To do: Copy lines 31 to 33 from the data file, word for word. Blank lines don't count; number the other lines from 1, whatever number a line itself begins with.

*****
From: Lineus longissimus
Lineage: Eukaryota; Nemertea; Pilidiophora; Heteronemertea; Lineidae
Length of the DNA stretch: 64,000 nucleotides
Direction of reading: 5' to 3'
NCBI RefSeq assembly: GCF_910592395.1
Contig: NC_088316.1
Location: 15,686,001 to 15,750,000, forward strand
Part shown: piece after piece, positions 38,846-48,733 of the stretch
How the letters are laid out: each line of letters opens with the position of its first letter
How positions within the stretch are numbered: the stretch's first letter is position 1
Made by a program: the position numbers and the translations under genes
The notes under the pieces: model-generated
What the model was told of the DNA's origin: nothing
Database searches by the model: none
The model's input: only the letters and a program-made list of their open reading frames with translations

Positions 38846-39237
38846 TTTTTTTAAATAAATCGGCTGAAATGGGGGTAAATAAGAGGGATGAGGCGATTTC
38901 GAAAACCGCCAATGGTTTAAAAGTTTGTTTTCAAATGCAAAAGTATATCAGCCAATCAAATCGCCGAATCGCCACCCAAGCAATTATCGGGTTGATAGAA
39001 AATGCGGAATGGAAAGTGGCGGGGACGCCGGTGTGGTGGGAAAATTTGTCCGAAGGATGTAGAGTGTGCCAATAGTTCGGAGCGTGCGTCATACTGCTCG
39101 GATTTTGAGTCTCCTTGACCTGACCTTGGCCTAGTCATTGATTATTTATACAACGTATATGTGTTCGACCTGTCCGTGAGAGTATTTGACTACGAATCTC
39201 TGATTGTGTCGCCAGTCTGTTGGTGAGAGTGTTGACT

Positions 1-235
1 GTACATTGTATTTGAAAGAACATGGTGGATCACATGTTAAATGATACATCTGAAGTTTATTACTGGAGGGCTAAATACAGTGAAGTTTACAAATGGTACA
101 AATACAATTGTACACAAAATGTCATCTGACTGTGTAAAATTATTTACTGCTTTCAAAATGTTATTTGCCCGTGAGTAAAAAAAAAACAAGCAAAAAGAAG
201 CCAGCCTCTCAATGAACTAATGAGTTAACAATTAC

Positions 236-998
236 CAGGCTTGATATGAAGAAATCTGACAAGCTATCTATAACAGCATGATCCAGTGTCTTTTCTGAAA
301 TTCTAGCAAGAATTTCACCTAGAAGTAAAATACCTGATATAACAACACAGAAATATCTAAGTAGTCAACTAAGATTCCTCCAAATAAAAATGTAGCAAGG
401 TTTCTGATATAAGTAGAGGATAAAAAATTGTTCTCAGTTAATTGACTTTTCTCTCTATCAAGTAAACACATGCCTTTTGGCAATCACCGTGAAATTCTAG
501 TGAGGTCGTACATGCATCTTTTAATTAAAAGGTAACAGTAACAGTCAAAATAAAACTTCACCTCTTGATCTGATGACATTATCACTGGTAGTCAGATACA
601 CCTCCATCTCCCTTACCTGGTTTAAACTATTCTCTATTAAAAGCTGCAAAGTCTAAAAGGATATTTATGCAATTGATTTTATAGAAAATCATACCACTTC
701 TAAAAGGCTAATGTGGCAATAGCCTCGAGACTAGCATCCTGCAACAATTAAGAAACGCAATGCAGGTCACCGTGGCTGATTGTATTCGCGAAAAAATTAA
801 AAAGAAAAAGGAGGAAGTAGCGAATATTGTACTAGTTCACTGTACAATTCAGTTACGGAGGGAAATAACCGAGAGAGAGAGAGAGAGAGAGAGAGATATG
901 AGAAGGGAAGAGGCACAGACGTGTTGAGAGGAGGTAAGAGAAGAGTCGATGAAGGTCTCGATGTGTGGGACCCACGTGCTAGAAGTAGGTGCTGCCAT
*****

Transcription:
601 CCTCCATCTCCCTTACCTGGTTTAAACTATTCTCTATTAAAAGCTGCAAAGTCTAAAAGGATATTTATGCAATTGATTTTATAGAAAATCATACCACTTC
701 TAAAAGGCTAATGTGGCAATAGCCTCGAGACTAGCATCCTGCAACAATTAAGAAACGCAATGCAGGTCACCGTGGCTGATTGTATTCGCGAAAAAATTAA
801 AAAGAAAAAGGAGGAAGTAGCGAATATTGTACTAGTTCACTGTACAATTCAGTTACGGAGGGAAATAACCGAGAGAGAGAGAGAGAGAGAGAGAGATATG